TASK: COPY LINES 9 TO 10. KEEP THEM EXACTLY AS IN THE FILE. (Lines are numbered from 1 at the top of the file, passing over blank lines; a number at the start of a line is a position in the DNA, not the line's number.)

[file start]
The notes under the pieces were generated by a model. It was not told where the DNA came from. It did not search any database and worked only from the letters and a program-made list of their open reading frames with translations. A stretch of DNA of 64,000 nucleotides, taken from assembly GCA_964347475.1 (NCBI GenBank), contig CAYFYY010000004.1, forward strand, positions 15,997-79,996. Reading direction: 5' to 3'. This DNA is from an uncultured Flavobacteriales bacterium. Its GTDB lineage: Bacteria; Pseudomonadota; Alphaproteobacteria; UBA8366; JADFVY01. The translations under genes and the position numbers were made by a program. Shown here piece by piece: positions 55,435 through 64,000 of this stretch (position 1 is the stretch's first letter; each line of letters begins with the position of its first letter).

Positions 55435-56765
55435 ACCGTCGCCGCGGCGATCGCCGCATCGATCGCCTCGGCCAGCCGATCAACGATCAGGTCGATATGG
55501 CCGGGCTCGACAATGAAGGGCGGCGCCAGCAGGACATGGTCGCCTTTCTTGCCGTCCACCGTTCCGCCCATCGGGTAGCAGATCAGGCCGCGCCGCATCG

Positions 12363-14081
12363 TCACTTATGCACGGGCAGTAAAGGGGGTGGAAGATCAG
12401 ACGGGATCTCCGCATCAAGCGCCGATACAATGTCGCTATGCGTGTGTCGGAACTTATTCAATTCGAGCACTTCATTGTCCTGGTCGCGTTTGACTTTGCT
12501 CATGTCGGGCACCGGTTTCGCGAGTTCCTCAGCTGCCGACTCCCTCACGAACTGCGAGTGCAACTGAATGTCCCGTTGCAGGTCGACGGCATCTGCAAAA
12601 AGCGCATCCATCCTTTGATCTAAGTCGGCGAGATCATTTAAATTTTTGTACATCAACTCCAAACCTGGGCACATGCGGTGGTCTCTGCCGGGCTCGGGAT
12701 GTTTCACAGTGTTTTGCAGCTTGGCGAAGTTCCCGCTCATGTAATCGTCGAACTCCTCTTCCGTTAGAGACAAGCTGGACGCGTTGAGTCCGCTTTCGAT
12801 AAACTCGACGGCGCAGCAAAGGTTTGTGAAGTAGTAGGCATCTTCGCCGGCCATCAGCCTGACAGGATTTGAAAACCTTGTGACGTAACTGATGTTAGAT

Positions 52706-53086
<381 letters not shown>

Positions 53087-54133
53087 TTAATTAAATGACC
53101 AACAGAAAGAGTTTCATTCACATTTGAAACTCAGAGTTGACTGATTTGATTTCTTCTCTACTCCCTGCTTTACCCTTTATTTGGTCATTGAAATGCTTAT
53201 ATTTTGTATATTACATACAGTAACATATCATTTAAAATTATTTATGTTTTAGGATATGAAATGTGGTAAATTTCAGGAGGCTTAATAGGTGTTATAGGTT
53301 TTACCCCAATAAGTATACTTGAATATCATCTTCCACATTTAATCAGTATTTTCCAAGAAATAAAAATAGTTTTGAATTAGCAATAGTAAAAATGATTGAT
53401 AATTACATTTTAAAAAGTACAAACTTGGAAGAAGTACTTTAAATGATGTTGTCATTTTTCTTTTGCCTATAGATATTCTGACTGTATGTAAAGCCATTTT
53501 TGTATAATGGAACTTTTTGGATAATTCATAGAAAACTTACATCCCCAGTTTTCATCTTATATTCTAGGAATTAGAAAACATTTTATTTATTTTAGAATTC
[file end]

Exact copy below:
12601 AGCGCATCCATCCTTTGATCTAAGTCGGCGAGATCATTTAAATTTTTGTACATCAACTCCAAACCTGGGCACATGCGGTGGTCTCTGCCGGGCTCGGGAT
12701 GTTTCACAGTGTTTTGCAGCTTGGCGAAGTTCCCGCTCATGTAATCGTCGAACTCCTCTTCCGTTAGAGACAAGCTGGACGCGTTGAGTCCGCTTTCGAT